The alleged excuses for Biden agreeing to appoint an anti-choice judge in KY are not making people feel better

By now you’ve probably heard that many people are ripshit about President Biden doing Mitch McConnell’s bidding in possibly handing an anti-abortion judge a lifetime appointment on the federal bench.

I keep waiting for some big announcement out of the White House to confirm, deny, or justify such a thing.

So far, nothing:

President Joe Biden’s bad deal with Mitch McConnell hasn’t improved in the past week since the story broke. It just keeps getting worse. Initial reports, broken by the Courier-Journal, that Biden had agreed to appoint an anti-abortion Federalist Society member, Chad Meredith, to a lifetime appointment to the federal bench. Meredith had proven too tarnished by his association with former Kentucky Gov. Matt Bevin to stay on Donald Trump’s nominee list, but McConnell was sticking with him. That report suggested that the agreement was this appointment for McConnell’s promise to stop blocking other nominees.

Follow-up reporting from Slate makes it worse. The agreement between Biden and McConnell isn’t for McConnell’s help in getting all nominees through—it’s a trade for two U.S. attorneys Biden wants in Kentucky—two temporary appointments, lasting probably just for the duration of the Biden administration. In trade for putting a judge that has the potential to be another Clarence Thomas on a path to the Supreme Court.

Like I said, a very bad and even more embarrassing trade. HuffPost’s Travis Waldron and Jen Bendery report on a 2018 letter Meredith’s former boss, Stephen Pitt, a general counsel to Bevin sent to McConnell. The letter was supporting Meredith’s nomination to a federal judgeship in 2018. Meredith, Pitt wrote, “would be a strong and dependable conservative asset to the federal judiciary for decades.” Pitt promised Meredith would “adhere to the textualist and originalist viewpoint followed by the late Justice Scalia and by other justices, such as Justice Thomas and Justice [Neil] Gorsuch.”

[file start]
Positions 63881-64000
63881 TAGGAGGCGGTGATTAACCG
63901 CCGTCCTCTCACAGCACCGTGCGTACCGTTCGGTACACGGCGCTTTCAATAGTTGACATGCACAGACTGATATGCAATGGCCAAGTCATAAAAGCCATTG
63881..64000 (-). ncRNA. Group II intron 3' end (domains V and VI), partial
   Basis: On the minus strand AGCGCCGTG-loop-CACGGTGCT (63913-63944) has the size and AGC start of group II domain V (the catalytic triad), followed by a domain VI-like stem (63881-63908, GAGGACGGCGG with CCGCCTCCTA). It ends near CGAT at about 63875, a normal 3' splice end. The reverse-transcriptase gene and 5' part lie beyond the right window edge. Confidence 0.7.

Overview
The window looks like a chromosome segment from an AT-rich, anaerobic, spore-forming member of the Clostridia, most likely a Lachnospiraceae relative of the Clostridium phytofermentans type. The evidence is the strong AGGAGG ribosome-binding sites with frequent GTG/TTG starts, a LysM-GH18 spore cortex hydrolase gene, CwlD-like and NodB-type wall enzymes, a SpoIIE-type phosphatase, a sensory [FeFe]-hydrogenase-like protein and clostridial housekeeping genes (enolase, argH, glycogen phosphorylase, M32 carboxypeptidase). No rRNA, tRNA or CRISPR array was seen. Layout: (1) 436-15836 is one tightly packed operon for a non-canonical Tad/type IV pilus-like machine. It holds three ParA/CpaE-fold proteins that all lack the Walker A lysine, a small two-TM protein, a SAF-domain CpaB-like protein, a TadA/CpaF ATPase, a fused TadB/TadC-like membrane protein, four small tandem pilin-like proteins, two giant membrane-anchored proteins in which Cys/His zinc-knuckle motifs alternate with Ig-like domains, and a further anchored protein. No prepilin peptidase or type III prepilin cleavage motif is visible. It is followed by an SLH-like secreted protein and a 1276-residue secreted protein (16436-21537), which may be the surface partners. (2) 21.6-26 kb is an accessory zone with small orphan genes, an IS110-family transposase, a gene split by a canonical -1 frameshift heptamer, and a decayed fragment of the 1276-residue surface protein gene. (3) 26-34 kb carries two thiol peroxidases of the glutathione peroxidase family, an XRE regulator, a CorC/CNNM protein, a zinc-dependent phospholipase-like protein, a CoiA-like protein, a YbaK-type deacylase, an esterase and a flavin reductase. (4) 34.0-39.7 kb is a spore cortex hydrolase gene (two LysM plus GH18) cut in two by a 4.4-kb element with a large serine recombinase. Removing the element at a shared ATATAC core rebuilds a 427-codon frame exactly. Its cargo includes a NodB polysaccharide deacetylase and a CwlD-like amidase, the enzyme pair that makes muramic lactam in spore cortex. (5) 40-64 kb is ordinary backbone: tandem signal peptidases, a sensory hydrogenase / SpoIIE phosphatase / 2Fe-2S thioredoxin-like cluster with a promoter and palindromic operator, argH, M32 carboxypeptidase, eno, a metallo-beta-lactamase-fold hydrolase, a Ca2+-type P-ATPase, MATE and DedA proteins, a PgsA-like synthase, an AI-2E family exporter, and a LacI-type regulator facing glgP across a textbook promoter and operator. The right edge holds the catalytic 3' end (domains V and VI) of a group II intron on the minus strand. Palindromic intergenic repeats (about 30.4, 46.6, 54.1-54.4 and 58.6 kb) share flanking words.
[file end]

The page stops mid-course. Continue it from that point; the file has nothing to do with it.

So, if we are to believe the Slate story, this is basically happening because of stupid insider politics in the Democratic Party. Payback to someone.

Crazy. Just makes no sense, and I don’t see how it could ever make sense considering current circumstances.

Chad Meredith.

First female and first openly gay sheriff in SC pushes back against state abortion law

At least one South Carolina sheriff is pushing back against a state law mandating that sheriffs get involved in cases of women who are pregnant as a result of rape/incest who seek abortions:

Charleston County Sheriff Kristin Graziano commented Friday on her office’s role in the recently passed law that essentially bans abortion after six weeks.

The state legislature now asks abortion providers to send sheriff’s offices reports of women who were impregnated by rape or incest and are trying to terminate the pregnancy.

“I want the public to know that while these providers are now mandated by law to send us these reports regardless of the will of their patients, we will not contact the patient if she doesn’t want us to,” Graziano said. “We will offer our support and investigative services only if they request it.”

“I know all too well the pain and heartache that comes from sexual assault, as a family member to a victim and as someone who has worked with them as a law enforcement officer,” she continued. “It is traumatizing, and my agency will do everything we can to offer care, solace and respect to these women who are seeking health care.”

Graziano is the first female and the first openly lesbian sheriff elected in South Carolina.

Sheriff Kristin Graziano

Before Roe was decided in 1973, there was the Jane Collective

Pregnant Chicago-area women who wanted to end their pregnancies could turn to this group of women who risked their freedom and careers:

Into this moment, four years before Roe v. Wade was decided in 1973, came the Jane Collective, a grassroots organization of young women who provided access to terminations for women who had no other options. They saw what they were doing as an ethical imperative. There was “a philosophical obligation on our part to disrespect a law that disrespected women,” Jody Howard, one of the group’s leaders, says in an archival interview. (Howard died in 2010.) Some of them had had illegal abortions themselves. Many were also tired of being excluded or silenced by other activist organizations at the time, whose leaders seemed unconcerned about women’s rights and were hostile to members who tried to speak up about women dying on the reproductive front lines.